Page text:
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C(v,m) vs C(p,m) and adiabatic, reversible work

  1. Oct 9, 2013 #1
    1. The problem statement, all variables and given/known data
    A sample of carbon dioxide, mass 2.45g, is allowed to expand reversible & adiabaticly from 500cm3 to 3.00 dm3
    What is the work done by the gas

    2. Relevant equations
    dw=-pexdV
    du=dq+dw
    du=nCv,mdt


    3. The attempt at a solution

    At first i just wanted to say that because dw=-pexdV and pex=p=[itex]\frac{nrt}{v}[/itex] so w=-nrt∫dV/V....w=-nrt*ln(vf/vi)
    however this doesent give me the correct sollution, but i dont understand why i cant say that.

    my second thought was to say that because du=dq+dw and dq=0 for adiabatics that it would make du=dw and with du=nCv,mdt so w=nCv,mΔT i could go about it this way, but i need to find the final temp, as an aside: is the reason i cannot use charles law here because work is being done so p is not constant?

    ok so i need final T wich i can get by Tf=([itex]\frac{Vf}{Vi}[/itex])1/c

    my notes say that c=Cvm/R and, this is not part of the notes, Cvm for CO2 (because its linear) is just 5R/2 right?

    however the solution guide goes into all this c=[itex]\frac{Cvm}{R}[/itex]=[itex]\frac{Cpm-R}{R}[/itex]=3.463

    but they dont explain any numbers...if you try to reverse calc it (3.463*8.3145)+8.3145 you get 37 somethig which doesent coordinate to anything either....also wouldnt Cp,m just be 7R/2?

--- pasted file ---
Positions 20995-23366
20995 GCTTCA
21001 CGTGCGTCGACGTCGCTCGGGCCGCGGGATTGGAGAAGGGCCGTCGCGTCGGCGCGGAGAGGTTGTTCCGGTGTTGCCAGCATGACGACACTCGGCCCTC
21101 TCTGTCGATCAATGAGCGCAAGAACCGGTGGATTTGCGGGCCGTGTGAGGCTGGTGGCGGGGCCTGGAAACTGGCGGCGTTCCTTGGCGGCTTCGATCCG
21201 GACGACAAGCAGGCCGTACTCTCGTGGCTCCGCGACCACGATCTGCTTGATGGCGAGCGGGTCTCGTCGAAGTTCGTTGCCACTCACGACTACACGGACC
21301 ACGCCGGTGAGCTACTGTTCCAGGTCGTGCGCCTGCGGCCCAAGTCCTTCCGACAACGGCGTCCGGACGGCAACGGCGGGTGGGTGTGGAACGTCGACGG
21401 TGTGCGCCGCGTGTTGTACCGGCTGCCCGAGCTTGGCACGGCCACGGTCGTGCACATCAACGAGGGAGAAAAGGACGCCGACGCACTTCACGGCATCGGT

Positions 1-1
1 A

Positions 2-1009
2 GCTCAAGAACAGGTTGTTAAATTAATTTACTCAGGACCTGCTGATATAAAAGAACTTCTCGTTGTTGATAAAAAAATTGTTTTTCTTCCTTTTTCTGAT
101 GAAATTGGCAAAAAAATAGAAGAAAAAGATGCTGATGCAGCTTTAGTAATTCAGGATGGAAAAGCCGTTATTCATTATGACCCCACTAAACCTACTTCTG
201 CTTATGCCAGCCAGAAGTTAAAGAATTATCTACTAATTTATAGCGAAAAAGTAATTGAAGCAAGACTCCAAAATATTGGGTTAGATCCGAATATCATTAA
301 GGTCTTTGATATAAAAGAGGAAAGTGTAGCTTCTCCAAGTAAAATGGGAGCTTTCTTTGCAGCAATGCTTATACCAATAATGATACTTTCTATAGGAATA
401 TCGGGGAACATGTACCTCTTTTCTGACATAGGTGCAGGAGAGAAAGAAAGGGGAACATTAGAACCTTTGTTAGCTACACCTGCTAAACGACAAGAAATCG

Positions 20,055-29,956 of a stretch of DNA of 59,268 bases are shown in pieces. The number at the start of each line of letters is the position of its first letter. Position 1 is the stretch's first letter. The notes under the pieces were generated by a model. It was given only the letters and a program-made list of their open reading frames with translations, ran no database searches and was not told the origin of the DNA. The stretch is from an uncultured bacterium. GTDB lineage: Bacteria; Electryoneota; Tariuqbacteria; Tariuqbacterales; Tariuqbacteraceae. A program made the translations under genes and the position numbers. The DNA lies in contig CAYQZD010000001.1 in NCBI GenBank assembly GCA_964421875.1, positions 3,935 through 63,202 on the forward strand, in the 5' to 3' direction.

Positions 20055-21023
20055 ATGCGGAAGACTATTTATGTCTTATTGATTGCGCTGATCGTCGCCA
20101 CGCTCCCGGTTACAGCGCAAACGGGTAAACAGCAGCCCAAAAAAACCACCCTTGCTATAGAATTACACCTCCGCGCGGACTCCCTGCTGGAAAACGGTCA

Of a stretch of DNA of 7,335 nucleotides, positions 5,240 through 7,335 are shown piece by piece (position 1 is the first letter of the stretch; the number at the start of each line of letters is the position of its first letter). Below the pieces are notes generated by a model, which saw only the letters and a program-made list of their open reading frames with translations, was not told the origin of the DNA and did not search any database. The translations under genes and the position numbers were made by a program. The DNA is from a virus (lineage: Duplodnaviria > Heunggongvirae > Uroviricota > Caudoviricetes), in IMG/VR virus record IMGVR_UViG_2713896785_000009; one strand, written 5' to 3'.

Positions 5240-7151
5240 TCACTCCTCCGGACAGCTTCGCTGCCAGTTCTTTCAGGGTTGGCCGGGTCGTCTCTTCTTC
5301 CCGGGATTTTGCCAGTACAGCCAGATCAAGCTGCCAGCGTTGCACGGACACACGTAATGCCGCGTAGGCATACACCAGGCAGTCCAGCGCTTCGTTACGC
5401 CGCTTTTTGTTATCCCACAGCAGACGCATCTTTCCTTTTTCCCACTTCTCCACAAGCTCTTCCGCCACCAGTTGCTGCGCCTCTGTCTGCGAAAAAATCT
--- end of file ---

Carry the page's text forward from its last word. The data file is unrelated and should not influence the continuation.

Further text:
now im so confused i dont know what to do

    I moved on and worked some other problems (involving CO2) where i had to find [itex]\gamma[/itex] being Cpm/Cvm doing this using Cpm=7R/2 and Cvm=5R/2 worked just fine so I am inclined to believe that the above just doesent make a lick of sense
     
    Last edited: Oct 9, 2013
  2. jcsd
  3. Oct 9, 2013 #2
    For R you need to use the specific gas constant for CO2. Which is 0.1889 [itex]\frac{kj}{kg K}[/itex]
     
  4. Oct 9, 2013 #3
    Miaq- Im not sure what you mean by that comment. As far as i can see R=8.3145J/kmol is the only R value that would apply...Ive never heard of each gas having their own unique R. and for that matter the solution guide (which does a horrible job explaining the solution) uses the 8.3...
     
  5. Oct 9, 2013 #4
    Miaq- i see your edit addition to your first comment. however that number doesn't appear to resolve anything in the problem, nor is it something we have covered in the first two chapters of this silly book they gave me. but thanks for suggesting a solution.
     
  6. Oct 9, 2013 #5
    The specific gas constant is just R divided by the gas's molar mass. I guess the m is for CO2's molar mass which is 44. Does dividing 37 by 44 give you the right Cp?
     
  7. Oct 9, 2013 #6
    I have no idea what your getting at. And Im sorry but its just getting me more confused trying to use something that i truly believe doesent belong in this problem. Also, I really want to understand where my though processess went wrong, not to find some abstract way of getting to an answer.

    Thanks for giving it a shot
     
  8. Oct 10, 2013 #7
    Sorry about that. I was using the tables in my thermo book that list Cp and Cv. I worked out c using those Cp and Cv values and the specific gas constant I mentioned earlier and got 3.46. I kinda assumed that maybe you had those tables also.
     
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